You never know quite what you will get in Quintana Roo when it comes to workmanship, so even though there were no red flags yet, I had reservations. But thankfully Roger and his team proved I had nothing to worry about. Once we knew the panels were en route, Roger was ready to get started. In order to affix the panels to the roof (in a hurricane prone area), they need to have a solid base.
For each footing, they first dug deep into the roof to reach the structure cement, into which they placed stainless steel bolts affixed in place by a powerful epoxy compound. Atop this they added another layer of a different epoxy to ensure strength and water-tightness. They then built the footing on top that is an additional two inches above the roof. Once dry, his crew put waterproofing paint around the entire footing to ensure the watertight integrity of my roof. An entire day was spent ensuring the footings were done properly. These guys took pride in their work. Roger even sent me a little slide presentation (with photos of my install) explaining how they made the footings and why the method was superior to others and why he offered a 5-year “no quibble” guarantee on the work. I am pretty sure that these panels are not going anywhere.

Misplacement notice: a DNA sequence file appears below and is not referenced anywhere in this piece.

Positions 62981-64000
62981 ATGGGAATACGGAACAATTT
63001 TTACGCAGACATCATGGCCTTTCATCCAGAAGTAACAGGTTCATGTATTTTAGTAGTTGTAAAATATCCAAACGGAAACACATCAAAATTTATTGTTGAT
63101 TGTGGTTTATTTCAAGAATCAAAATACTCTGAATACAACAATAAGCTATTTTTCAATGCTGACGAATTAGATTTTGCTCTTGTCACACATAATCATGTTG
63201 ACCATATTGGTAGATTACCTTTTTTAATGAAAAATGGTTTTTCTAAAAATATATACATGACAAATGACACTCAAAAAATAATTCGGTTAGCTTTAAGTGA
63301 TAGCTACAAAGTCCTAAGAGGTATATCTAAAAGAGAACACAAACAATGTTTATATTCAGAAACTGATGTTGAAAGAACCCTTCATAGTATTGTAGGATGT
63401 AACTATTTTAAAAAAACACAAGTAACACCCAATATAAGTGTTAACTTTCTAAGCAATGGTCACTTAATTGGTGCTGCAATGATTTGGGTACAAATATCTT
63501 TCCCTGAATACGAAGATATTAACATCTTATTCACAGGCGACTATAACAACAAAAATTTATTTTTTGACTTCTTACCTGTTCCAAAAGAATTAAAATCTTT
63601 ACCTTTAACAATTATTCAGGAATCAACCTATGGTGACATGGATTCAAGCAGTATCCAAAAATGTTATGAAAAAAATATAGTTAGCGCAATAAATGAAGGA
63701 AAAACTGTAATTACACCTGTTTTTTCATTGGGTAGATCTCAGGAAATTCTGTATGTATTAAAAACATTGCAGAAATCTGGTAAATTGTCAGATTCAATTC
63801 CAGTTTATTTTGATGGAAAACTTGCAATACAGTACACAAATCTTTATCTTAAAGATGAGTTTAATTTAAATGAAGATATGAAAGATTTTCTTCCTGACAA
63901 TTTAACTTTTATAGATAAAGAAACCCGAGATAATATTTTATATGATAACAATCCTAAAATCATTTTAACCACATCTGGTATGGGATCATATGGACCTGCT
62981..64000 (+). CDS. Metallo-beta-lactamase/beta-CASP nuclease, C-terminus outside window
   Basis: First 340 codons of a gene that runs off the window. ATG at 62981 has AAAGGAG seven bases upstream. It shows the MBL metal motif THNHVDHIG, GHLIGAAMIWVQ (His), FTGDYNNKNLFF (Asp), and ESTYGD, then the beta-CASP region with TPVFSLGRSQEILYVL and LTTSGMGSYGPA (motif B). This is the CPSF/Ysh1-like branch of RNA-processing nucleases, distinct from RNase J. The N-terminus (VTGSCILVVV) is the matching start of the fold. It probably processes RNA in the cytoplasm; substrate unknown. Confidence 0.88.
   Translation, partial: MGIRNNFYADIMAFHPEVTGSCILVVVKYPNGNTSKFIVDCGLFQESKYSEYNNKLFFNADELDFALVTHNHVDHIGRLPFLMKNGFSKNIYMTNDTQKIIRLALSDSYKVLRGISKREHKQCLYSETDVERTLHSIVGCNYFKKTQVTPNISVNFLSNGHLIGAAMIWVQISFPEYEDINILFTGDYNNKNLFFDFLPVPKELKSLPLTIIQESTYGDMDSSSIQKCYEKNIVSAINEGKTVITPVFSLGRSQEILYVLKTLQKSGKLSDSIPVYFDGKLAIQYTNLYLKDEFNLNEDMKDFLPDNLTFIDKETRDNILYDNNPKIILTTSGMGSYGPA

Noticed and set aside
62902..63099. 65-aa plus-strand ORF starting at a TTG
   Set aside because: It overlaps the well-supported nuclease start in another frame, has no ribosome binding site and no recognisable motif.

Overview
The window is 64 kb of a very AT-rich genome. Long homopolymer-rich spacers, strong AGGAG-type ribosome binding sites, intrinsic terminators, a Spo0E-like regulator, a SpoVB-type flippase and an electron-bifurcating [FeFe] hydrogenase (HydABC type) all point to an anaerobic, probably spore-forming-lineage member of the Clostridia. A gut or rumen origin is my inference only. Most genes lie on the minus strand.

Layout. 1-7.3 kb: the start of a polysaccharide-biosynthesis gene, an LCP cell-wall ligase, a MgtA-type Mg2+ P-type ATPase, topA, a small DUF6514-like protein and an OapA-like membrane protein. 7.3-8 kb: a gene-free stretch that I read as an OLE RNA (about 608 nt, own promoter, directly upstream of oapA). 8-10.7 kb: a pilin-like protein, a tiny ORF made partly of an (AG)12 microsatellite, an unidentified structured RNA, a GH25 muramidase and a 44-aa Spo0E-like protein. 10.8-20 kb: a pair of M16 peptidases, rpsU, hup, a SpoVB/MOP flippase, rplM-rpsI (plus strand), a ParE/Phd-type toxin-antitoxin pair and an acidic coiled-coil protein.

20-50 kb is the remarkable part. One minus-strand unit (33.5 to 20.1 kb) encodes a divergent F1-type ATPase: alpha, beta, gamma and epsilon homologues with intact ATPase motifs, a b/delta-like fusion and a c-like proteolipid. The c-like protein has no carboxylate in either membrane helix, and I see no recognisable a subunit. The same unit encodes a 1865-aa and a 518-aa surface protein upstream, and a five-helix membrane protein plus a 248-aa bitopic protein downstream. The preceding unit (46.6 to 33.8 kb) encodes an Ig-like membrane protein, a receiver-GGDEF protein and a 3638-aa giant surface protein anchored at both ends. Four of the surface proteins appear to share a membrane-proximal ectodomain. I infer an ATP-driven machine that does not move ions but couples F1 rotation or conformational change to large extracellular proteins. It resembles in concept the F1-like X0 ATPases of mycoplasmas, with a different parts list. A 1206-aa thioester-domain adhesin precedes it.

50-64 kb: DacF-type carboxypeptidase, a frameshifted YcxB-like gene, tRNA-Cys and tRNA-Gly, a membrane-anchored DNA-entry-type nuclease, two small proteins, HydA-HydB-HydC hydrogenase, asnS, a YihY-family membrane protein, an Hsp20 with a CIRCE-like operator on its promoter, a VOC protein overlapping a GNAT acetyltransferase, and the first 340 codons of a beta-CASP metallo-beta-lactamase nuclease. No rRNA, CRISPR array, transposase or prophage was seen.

The equipment was on order and being delivered from Merida, so a few days later Roger told me that a delivery truck was en route. They arrived and dropped a nicely shrink-wrapped pallet of all my gear. That same afternoon Roger and his crew showed up and got to work finishing up the install.
The attention to detail and involvement of the customer in certain decisions (like placement of equipment) was fantastic. I have rarely had a contractor work on my house where I have not been terrified of the possible outcome. With EcoCentro (at least Roger), I had no worries at all. In fact I was excited to see what they did
next. The final step was the blessing for CFE. They sent an engineer to verify the system was installed correctly and wouldn’t pose a risk to me or the CFE line workers. With that out of the way, they reprogrammed my electric meter to run bidirectional and I started generating my own electricity. It is kind of a cool feeling to think that you are creating your own energy and know that your air conditioner is running off of rays of light. Knowing that my electric bill won’t be sky high also helps me sleep better at night.
So if you are anywhere in the Riviera Maya, and think solar might be right for you, then now is a great time to go green. I would also highly recommend that you reach out to Roger Sherman at EcoCentro Solar and save yourself the hassle of trying to find someone you can trust. You can reach him via email at [email protected] or on his Mexican cell at (984) 157-9032. Mention AkumalNow for a free energy analysis. He will review your CFE bill and provide you a detailed analysis of your solar needs, how much you can save, and how long it would take for the system to pay for itself.
Contributed by Kai Kirk